Subsidies sought for new media
EmptyOTTAWA -- Canada's broadcast regulator on Feb. 22 was urged to order domestic Internet service providers to subsidize homegrown new-media content production.
Peter Grant, an entertainment lawyer at McCarthy Tetrault, told a gathering of Canadian indie producers that the Canadian Radio Television and Telecommunications Commission should impose a levy on ISPs to support indigenous new-media production.
"The CRTC should recognize that new media, especially the Internet, are now a significant part of the Canadian broadcasting system, and that ISPs and cell phone companies are now acting as BDUs (broadcast distribution undertakings) that should subsidize domestic production," he told a digital media panel.
Grant said Canadian broadcasters had begun to make content for the Internet. But absent financing from a foreign partner, homegrown Web sites and other new media content was unlikely to find footing online.
"Lacking a foreign broadcaster to cover most of the cost, high-quality Canadian production for the Internet needs to be financed in Canada, and except in limited circumstances the market is not large enough for Internet platforms here to support these kinds of efforts," Grant argued.
He said the proposed levy on ISPs would provide around $75 million annually to make Canadian new-media content.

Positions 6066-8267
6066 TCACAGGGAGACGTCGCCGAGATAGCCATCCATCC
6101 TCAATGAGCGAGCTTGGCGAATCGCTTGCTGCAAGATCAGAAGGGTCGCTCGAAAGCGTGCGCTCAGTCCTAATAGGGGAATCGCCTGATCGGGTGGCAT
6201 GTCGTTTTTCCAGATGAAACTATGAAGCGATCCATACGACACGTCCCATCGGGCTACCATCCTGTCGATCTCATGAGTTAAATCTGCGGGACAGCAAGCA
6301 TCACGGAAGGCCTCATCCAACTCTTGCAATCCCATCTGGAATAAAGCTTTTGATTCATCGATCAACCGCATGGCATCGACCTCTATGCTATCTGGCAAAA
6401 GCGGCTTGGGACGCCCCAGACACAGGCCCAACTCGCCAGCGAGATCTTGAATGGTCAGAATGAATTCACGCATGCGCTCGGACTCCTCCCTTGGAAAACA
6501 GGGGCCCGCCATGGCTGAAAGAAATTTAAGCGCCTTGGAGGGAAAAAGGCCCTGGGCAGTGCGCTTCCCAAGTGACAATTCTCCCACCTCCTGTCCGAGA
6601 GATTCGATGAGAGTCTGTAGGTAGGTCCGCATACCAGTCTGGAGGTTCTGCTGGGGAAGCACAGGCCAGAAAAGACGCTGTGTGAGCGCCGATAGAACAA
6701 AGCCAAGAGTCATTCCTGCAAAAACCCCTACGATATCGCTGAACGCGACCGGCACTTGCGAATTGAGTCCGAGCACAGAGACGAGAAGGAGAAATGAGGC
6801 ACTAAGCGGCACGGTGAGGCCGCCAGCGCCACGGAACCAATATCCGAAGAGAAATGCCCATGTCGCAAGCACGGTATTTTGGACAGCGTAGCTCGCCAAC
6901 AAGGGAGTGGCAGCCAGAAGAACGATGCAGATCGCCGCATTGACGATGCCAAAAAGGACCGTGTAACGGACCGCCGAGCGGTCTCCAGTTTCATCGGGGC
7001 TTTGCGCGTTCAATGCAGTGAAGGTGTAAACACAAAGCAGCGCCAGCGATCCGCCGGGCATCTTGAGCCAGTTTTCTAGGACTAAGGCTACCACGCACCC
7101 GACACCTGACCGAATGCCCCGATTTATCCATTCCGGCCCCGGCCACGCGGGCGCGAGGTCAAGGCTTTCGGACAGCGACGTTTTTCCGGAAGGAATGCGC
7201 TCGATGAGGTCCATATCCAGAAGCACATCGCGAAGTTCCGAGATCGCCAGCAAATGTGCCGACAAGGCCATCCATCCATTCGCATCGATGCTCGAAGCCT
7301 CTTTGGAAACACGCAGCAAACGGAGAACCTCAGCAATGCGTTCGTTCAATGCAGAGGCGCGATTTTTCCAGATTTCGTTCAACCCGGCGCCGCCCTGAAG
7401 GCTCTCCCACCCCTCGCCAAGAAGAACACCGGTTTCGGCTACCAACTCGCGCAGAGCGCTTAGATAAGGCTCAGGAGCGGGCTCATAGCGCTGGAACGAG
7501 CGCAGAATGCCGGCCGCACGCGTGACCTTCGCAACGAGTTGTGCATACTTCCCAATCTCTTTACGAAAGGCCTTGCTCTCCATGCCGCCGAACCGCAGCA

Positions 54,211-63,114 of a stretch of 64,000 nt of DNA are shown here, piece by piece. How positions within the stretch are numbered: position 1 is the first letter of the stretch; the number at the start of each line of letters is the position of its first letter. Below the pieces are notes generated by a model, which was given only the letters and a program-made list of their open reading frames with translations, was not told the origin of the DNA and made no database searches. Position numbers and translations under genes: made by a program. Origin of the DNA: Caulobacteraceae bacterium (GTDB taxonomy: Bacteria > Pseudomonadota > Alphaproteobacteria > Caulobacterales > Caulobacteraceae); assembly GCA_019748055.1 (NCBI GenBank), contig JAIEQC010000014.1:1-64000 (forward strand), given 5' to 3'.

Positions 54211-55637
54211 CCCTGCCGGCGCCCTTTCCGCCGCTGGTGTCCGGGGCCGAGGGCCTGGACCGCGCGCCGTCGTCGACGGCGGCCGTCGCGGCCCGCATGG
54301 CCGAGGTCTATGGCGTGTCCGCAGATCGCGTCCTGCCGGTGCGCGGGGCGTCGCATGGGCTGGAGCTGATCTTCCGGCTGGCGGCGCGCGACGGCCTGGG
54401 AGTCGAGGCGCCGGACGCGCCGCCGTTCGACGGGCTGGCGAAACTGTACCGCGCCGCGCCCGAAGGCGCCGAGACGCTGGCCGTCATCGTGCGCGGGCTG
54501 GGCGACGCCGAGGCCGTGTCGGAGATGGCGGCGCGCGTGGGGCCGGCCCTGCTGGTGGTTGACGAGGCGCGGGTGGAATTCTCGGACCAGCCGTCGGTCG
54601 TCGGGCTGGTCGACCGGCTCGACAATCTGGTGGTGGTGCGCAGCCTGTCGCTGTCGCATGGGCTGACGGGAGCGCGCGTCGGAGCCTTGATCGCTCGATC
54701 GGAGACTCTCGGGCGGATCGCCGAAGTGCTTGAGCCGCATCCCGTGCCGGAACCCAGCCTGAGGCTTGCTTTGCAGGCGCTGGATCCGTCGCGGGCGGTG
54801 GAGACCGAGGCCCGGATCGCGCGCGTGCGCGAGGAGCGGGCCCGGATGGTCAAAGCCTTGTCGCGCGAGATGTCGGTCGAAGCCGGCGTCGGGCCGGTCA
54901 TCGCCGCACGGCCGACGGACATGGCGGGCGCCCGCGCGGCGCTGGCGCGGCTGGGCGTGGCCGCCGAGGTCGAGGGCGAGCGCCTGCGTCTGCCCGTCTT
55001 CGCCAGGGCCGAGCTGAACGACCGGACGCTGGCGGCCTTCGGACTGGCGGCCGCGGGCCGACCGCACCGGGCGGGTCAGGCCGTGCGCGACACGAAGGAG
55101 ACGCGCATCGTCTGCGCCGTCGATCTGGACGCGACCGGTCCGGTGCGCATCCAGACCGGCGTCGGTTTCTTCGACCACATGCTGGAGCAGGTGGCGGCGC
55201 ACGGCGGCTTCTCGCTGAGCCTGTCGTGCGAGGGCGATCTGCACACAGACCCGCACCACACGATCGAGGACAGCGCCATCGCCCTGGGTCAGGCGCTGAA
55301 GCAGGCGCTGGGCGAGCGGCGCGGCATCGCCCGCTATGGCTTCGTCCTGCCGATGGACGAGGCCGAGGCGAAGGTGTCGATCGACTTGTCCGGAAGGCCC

The subsidization call was backed by a Harris/Decima poll released Friday by Canadian producers, unions and guilds that indicated 69% of Canadians polled said ISPs should be required to help fund the production of Canadian digital content.
The call also came as the CRTC is getting set to review its 1999 decision not to regulate the Internet, and in particular ISPs.
But Maria Hale, vp content at Telus, a domestic phone giant and ISP, warned against tampering with the open access consumers expect from the Internet to further Canadian TV policy goals.
"To say we somehow will dictate and have control over how people are using the bandwidth and tie that to the Broadcasting Act, is a bit of a leap," Hale told the Canadian Film and Television Producer Association's Prime Time conference in Ottawa, which wrapped Friday.